In attempt to avoid offending Muslims and Jews, Oxford University Press are planning to ban authors from referring to “anything pork-related” in their school textbooks.
The UK’s leading educational publisher, Oxford University Press, are planning to ban references to sausages and pigs in their books.
A spokesperson from the publisher defended the move, claiming books needed to be “acceptable in other cultures” for them to be exported.
Educational materials produced by the publisher in the UK are sold in over 150 countries. The spokesperson said they need to “consider a range of cultural differences and sensitivities.”
These editorial guidelines are intended to make sure the materials can be “disseminated to the widest possible audience.”
On BBC Radio 4’s Today program on Monday, presenter Jim Naughtie said: “I’ve got a letter here that was sent out by OUP to an author doing something for young people.”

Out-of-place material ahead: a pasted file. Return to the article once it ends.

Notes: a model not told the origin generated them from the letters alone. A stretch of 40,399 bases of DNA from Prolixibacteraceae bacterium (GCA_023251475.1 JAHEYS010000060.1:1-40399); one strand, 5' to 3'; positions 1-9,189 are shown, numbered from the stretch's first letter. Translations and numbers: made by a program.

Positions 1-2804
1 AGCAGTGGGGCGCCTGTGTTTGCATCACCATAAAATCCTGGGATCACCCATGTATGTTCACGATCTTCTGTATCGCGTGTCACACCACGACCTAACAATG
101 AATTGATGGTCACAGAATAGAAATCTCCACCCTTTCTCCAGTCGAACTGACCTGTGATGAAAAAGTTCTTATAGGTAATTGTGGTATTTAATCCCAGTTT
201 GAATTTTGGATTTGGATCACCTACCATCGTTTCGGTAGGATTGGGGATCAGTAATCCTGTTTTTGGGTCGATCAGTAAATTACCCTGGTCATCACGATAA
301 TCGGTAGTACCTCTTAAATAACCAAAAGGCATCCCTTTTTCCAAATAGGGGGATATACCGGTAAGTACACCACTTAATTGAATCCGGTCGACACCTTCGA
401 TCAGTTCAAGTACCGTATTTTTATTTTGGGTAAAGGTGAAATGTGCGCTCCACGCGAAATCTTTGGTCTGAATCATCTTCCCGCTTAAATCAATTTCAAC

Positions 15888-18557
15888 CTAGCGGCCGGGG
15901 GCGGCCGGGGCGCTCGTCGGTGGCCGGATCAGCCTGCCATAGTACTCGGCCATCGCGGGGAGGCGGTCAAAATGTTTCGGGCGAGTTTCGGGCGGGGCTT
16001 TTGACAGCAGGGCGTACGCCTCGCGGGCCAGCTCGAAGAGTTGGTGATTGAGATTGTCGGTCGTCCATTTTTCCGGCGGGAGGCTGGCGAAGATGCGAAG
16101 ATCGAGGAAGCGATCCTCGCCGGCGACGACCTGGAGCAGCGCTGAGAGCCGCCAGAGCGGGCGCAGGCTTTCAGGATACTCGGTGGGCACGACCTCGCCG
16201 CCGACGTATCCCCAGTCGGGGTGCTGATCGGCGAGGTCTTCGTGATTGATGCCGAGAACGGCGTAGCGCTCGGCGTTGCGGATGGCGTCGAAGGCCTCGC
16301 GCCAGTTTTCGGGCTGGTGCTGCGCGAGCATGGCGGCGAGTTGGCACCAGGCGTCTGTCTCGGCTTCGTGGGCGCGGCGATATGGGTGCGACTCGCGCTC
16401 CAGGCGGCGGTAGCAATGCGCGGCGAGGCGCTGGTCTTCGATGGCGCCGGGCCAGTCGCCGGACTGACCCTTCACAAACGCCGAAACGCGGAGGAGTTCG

“Among the things prohibited in the text that was commissioned by OUP was the following: Pigs plus sausages, or anything else which could be perceived as pork,” he added.
Naughtie described the recommendation made by OUP as “ludicrous” and “just a joke.”
Muslim Labour MP Khalid Mamood said: “I absolutely agree [with Naughtie]. That’s absolute and utter nonsense.” Khalid said when political correctness goes too far, it brings the whole discussion into “disrepute.”
Furthermore, he doubts that Muslims or Jews would be offended by mentions of farm animals in a children’s book.
A Jewish Leadership Council spokesman said: “Jewish law prohibits eating pork, not the mention of the word, or animal from which it derives.”
“How on earth can anyone find the word ‘pig’ or ‘pork’ offensive?” asked Conservative Party MP Phillip Davies.
“No word is offensive, it is the context in which it is used that is offensive.”
“One good thing to come out of the Paris terror attacks was a groundswell of support for freedom of speech,” he told the Daily Mail.
“The political correctness brigade appear to have taken control of our schools,” he added.
Davies believes the Secretary of State needs to “get a grip over this” and hopes the “ridiculous ban is stopped at once.”